Indeed, Mr. Finnell, is it not possible that I, a mere housewife, am placed here to serve as a mirror whereby you might examine your own faith and your efforts to convert me are you moving against the plan of your God? For, if your God has shaped all things and knows the hearts of all humanity, then I am precisely as your God has formed me and I fulfill the role that he has placed me in simply as I am. All life experiences and genetic programming that has lead me to this precise moment in time happened in accordance with your God's will, according to most Christian thought, and I am as I should be with out any action upon your part. It would be a dangerous act of will for one to oppose an omnipotent, omnipresent, all knowing being.
You would have my believe that your presence, as persistent as it is, is a manifestation of that super abundant grace and that your efforts to convert me are endorsed by this. I question, is it your God's will that you are engaged in or your own? You would be quick to declare me amongst the proud and wicked, Mr. Finnell, but what evidence have you that I am so? How is a peaceable person who deals fairly with others and abides by the laws of the land amongst the wicked? How is a person who is more concerned with the good of others then that of themselves amongst the wicked?
I practice my faith quietly. I do good work in my community where I can. I am raising my boys to be good men who respect and honor other people. I do not harm others. I even work to be ecologically sound in my work around the house and in my purchasing efforts, thereby acting as a good steward of the land for the generations that follow me. Please, I ask you, show me what evil these actions have caused? How does this place me amongst the people who are in need of salvation?
Furthermore, what exactly would I be being saved from? What of the people who died unaware of the gospel, Mr. Finnell? The unbaptized and ignorant of your faith, are they condemned as well by their accident of birth? Ah, wait, I forget, Mr. Finnell, a central tenet of your sect of Christianity is that all of humanity is depraved. Thus the infant child is somehow equally as much of an affront to the eyes of your God as he who murders and commits acts of rape. Explain to me, please Mr. Finnell, how that works. The infant child is not yet capable of moral reasoning. They act out of ignorance, in their limited capacity for action, and are not yet experienced enough to conceptualize abstract concepts like malice. The murderer has their faculties and the ability to act as a moral agent. They can consciously choose how to proceed and engage in actions deliberately, even when they choose not to consider those actions fully.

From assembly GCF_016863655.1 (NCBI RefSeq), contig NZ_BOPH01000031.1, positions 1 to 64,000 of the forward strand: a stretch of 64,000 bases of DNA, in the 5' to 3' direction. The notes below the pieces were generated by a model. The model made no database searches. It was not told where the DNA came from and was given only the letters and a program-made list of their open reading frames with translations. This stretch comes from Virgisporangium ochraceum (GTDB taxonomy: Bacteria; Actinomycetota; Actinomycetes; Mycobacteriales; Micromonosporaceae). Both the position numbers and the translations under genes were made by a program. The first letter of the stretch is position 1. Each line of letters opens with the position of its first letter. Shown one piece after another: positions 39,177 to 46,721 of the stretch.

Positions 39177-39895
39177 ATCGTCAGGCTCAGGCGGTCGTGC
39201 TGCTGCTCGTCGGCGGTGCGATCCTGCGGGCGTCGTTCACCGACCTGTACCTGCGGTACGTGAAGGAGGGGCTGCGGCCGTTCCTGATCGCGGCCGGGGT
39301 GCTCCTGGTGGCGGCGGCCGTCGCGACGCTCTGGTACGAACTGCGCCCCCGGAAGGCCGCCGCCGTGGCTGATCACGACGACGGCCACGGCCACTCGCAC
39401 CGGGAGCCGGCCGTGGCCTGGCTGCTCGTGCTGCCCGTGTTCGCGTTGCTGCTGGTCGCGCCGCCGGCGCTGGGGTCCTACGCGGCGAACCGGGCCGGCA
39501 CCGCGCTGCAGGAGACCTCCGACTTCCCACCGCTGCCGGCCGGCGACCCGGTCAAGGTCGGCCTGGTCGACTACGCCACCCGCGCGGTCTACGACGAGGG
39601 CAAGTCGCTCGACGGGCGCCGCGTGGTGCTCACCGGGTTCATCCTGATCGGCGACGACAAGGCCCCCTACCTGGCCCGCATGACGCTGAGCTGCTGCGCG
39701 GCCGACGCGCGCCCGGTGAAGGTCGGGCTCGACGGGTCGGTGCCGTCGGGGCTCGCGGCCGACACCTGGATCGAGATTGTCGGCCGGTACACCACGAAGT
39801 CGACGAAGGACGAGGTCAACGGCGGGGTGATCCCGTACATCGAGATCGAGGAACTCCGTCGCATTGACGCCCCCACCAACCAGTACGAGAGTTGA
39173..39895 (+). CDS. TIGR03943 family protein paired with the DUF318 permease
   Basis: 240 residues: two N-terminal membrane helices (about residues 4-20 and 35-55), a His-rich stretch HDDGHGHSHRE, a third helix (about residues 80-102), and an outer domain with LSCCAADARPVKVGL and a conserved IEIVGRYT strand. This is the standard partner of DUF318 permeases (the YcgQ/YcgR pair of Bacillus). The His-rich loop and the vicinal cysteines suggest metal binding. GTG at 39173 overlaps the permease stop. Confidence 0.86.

You would have me embrace your faith on the basis of a few quotes. Within those quotes are a thinly veiled threat of punishment if I do not make the 'right' choice and an insult against my person. If such tactics were undertaken at any other juncture, what ever decision I made would be under duress and not of my own free will, if I had felt sufficiently threatened by the threat of punishment. If I were to choose conversion under those circumstances, I did not choose it of my own free will but to avoid punishment. As such, by being forced into such a choice, I didn't make a choice but rather complied with those who were forcing me into the situation out of a sense of self preservation, much like a man who is being robbed at gunpoint would hand over his wallet rather then being shot. The man does not know if the gun is loaded and is forced to operate on the assumption that it is and complies for the sake of his well being.
You, Mr. Finnell, have placed me in this position. Your God seeks a conversion via free will. Your efforts, however, have placed me in a position where said conversion would not be of my free will. Thus, you are undermining God and engaging in a dangerous game, sir. And all of this is with out any consideration for the question of the existence of other Gods and the possible role they play in this scenario.
I ask you, sir, why do you threaten as part of your efforts to convert? The gospel is supposed to be about good news (as that is the root of the term gospel even) and making the world aware of God's love of humanity. One does not persuade a person with threats. That is terrorizing them. Indeed, one could argue that it is psychological and emotional blackmail to do so. I am made of sterner stuff and do not take kindly to such efforts. I will, however, overlook your thinly veiled threats if you would engaged me by way of reason. Persuade me, Mr. Finnell. Tell me what good your God has done for you and the world. Explain to me why your God would permit the evils that happened to me and turned a deaf ear when I appealed for aid.
It was not your God that delivered me from evil, by the way. It was my Gods that helped me to endure it and defend myself from it when it came again in my life. I place low value upon a 'savior' who refuses to rescue a child from a dangerous situation.